Still stuck in the embroidery mindset, and wanting to use my new neon embroidery thread, I decided to embroider arrows on faux bois paper and then make some glittery neon notecards (inspiration found here on For the Love of…) for the letter inside. (Sidenote: Martha Stewart’s neon glitter was totally worth the drive to FOUR Michaels to find it!) I protected the stitches by sliding everything into a cello sleeve, then labeling and putting a stamp on that. I didn’t want to cause a mail machine malfunction. I think they ended up looking simple but pretty…and fun to receive.

I have to admit, I really love the neon trend. I love that it feels like summer and when it’s one or two neons paired with a neutral color…unlike the neon of my childhood, which was an explosion of eye-popping colors. I had this really fabulous white cotton tank patterned with neon orange, yellow, pink, red and green flamingos and it had a pleather green & pink sun & flamingo accent on the shoulder…it was awesome…especially because I probably paired it with some sort of neon short…

And that is exactly why I probably won’t be wearing neon this summer…just crafting with it.

happy mother’s day!

Happy Mother’s Day to my mom! We spent Saturday together because Naoto & I both work today. On Friday night, I had a mini craft-a-thon and made my mom’s gift and a gift for my sister’s baby.

My mom is the librarian in my hometown, so I embroidered her a bag with some librarian patterns from Sublime Stitching. I’d never embroidered a bag before…it took me awhile to get the hang of it. I only caught the handle in my stitches once… And I am notoriously bad at keeping the back of my work neat. I tried really hard to keep things tidy so the stitches will stay in tact as books and things are coming in and out of the bag. I folded it all up with a pretty notebook and some lovely bird stickers and wrapped it in this fun “tweets” paper from Snow & Graham.

I made a little tag out of a circle punch of chartreuse paper, a scallop punch of white and a little Amy Tangerine brad. I tied it all up with a sheer pink ribbon. I usually wrap with plain kraft butcher paper, but it was fun to break out the pretty stuff for mom!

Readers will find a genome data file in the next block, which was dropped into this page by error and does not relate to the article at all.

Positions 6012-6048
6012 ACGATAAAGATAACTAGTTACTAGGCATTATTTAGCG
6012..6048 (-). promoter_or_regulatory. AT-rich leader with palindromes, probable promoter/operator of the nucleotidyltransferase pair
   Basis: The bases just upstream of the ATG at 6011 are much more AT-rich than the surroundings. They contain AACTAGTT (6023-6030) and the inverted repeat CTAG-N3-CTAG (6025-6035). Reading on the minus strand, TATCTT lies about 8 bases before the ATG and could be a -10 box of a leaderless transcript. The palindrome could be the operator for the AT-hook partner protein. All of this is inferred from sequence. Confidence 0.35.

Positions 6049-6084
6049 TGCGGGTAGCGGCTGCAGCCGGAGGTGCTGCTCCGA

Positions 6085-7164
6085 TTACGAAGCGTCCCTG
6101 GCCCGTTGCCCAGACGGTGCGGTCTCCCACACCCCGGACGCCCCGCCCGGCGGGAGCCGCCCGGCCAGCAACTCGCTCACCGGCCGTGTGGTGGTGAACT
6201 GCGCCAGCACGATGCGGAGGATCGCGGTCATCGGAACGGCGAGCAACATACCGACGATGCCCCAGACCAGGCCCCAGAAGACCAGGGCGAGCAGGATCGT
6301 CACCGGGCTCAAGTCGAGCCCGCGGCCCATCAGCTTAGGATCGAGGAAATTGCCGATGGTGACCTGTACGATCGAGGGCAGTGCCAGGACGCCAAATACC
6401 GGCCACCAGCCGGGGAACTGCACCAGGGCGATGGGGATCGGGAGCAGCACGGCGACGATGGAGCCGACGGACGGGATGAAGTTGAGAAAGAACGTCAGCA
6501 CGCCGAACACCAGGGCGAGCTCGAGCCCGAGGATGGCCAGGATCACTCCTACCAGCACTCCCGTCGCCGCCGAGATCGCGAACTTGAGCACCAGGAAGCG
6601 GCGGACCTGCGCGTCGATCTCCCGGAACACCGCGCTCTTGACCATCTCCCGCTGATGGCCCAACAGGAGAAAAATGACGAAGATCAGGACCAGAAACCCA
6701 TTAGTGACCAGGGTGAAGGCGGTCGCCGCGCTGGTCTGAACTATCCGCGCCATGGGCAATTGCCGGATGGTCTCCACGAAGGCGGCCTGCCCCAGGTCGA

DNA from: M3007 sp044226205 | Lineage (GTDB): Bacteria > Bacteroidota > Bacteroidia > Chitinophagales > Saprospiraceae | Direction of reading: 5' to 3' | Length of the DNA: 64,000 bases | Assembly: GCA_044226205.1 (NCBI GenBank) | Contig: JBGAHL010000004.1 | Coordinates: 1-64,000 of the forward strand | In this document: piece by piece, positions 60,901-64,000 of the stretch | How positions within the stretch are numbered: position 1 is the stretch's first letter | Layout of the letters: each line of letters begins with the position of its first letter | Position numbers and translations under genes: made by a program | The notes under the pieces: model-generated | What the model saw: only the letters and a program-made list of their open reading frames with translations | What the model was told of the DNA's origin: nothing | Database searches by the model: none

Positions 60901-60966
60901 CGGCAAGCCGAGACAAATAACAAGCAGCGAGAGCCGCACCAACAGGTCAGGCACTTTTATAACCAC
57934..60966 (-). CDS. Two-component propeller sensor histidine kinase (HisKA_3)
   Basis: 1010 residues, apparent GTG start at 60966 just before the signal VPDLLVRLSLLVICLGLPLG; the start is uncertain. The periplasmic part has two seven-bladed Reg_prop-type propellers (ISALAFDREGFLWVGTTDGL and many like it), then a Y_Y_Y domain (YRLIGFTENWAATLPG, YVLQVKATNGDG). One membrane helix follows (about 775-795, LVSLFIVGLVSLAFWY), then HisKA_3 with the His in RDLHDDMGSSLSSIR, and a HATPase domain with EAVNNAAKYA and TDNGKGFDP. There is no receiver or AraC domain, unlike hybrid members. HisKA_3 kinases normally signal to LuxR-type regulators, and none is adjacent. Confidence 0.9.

Once I finished the bag, I moved right along to a bookbinding project. My sister’s baby, Riley, is only 5 months old and this is his “baby” gift…I had visions of using this perfectly sweet Japanese farm animal paper, but sadly I didn’t have enough and couldn’t find it anymore…so I went with this bright, cheery Japanese koi paper instead.

I used a photo album text block from Paper Source. They are really lovely, and have onion skin between each page to protect the photos…I hope it makes a nice place to put some of the baby pictures of the little guy. As I was working on the project, I was thinking, “Why don’t I make these more often…a little measuring, a little cutting, a little gluing…this is no big deal!” Then, I got to the last step and remembered–gluing the text block into the case (the covered book boards and bookcloth spine) is SOOOO stressful! It’s hard to get it just right, and the perfect measurement and gluing is the only way to make the book WORK properly…but it did and I was cheering. I should build books more often than every two years–I’m sure it would get easier.

Happy Mother’s Day to all the moms out there–especially my own!

mary, mary, quite contrary…

…How does your garden grow?

Yesterday was perfectly spring…so I decided to skip cleaning and head outside to work on the balcony garden. First stop: Menards to buy some flowers and some new pots. Last year, I had good luck with geraniums–they bloomed constantly and all but a few (weaklings) stayed alive–so I bought eight new geraniums, two violas, a Shasta daisy and a teeny, tiny balloon flower (it was 99 cents and it was so small that it got lost in my back seat on the ride home). You can see them all (except the balloon flower) packed in the granny cart above. I spent the rest of the day re-potting my new flowers, re-potting the old ones, sweeping the floor and dragging out the rest of the balcony furniture. It made me smile this morning when I peeked out to greens & pinks & purples instead of the wintry drear.

There is still work to be done (like the dreaded task of washing the sliding doors!) but having blooming flowers feels like a giant leap into warm weather. I can already feel myself out there reading a book and drinking coffee (or a cocktail) this summer!

Homemaker’s Challenge #1: Ricotta

I will never buy ricotta cheese in a grocery store again.